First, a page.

Van Gogh Museum was at the top of my list when I visited Amsterdam. I reserved a whole day to leisurely see it. As I entered a spectacular modern building by Gerrit Rietveld, Hans van Heeswijk, and Kisho Kurokawa I was wondering what would Van Gogh say if he has seen this impressive tribute to himself and his work. Van Gogh died in poverty, leaving behind celebrated masterpieces that we cherish today, over a hundred years after.
Vincent van Gogh and Museum Tributes
Vincent van Gogh was a post-impressionist painter who is among the most famous artists in the history of Western art. He was born on March 30, 1853, in Zundert, Netherlands. Interestingly his career as an artist lasted only a decade. During that time, he painted about 2,100 artworks. Most were painted in the last two years of his life.
Now the most prominent museums in the world exhibit his work such as The Metropolitan Museum of Art (New York), National Gallery of Art (Washington DC), Musée d’Orsay (Paris), Art Institute of Chicago among many others.
Van Gogh favored an eclectic array of the subject matters. In addition to his famous and revealing self-portraits and enchanting night scenes such as “The Starry Night”, he loved painting sunflowers or ordinary room interiors. A prime example is one of my personal favorites, his bedroom simply titled “Bedroom in Arles”. Interestingly, there are three authentic versions described in his letters. Each one is easily distinguishable from one another by the pictures on the wall to the right.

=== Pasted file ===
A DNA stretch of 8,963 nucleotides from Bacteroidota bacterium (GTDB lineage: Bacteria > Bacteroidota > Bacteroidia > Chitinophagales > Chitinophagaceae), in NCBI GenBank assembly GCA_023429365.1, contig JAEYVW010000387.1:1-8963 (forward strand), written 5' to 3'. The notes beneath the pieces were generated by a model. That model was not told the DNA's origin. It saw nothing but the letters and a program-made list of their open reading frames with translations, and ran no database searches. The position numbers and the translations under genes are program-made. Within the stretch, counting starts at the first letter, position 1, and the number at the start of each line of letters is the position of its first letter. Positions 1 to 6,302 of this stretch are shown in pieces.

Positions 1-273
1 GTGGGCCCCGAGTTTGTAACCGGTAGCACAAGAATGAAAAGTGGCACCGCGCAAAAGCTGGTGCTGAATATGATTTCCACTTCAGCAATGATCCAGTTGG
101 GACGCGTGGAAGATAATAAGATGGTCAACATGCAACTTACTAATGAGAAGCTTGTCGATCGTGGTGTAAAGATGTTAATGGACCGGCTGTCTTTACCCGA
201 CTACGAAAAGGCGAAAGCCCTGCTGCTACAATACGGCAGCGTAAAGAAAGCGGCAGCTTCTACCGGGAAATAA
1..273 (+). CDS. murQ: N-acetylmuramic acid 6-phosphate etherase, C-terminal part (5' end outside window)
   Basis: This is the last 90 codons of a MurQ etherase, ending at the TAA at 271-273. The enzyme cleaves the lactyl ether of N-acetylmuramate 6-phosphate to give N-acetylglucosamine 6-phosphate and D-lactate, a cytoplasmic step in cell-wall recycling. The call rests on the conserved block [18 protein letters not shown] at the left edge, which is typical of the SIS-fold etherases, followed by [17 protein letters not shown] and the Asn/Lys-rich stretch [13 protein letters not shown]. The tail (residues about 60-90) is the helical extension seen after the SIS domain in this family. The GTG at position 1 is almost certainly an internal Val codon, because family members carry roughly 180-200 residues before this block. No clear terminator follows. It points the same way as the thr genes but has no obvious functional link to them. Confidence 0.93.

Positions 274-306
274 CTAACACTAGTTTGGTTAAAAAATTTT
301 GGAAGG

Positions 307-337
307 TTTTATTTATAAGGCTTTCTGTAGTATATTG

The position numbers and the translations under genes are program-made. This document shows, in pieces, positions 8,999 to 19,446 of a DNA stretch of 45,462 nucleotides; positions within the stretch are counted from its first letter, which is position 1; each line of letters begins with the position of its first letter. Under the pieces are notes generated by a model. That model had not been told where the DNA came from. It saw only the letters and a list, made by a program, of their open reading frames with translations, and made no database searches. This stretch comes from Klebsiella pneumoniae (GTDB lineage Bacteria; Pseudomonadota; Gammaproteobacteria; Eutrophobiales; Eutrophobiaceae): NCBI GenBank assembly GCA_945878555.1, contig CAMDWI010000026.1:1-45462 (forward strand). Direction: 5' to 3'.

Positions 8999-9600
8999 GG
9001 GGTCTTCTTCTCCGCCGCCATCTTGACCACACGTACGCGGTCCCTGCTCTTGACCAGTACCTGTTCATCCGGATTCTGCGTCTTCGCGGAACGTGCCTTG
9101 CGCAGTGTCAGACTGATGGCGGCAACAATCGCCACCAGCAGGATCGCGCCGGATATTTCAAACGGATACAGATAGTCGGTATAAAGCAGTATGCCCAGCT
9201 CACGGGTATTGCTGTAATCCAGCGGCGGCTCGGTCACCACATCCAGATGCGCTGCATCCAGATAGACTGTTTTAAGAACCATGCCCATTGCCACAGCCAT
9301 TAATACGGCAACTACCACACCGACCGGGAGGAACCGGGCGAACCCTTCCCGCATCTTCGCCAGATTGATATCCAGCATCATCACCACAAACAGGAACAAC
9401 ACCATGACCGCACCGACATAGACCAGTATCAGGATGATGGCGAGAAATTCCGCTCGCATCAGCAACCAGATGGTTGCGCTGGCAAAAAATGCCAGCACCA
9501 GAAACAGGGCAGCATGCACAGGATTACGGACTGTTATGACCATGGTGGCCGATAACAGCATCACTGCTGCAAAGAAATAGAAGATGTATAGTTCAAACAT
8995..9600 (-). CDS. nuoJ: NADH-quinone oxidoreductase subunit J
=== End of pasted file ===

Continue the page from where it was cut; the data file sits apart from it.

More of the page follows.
Vincent Van Gogh Legacy
As often with famous artists, Van Gogh was commercially unsuccessful during his lifetime. He was often considered a madman and a failure. Sometimes I wonder why artists often never see their life work fully appreciated. Sadly, he became famous after his suicide and exists in the public imagination as the genius artist “where discourses on madness and creativity converge.”
His legacy is honored by a museum in his name, the Van Gogh Museum in Amsterdam. The Museum holds the world’s largest collection of his paintings and drawings, and also fascinatingly personal items, like his correspondence with family and friends.
Vincent Van Gogh’s Life Challenges Resulted in Masterpieces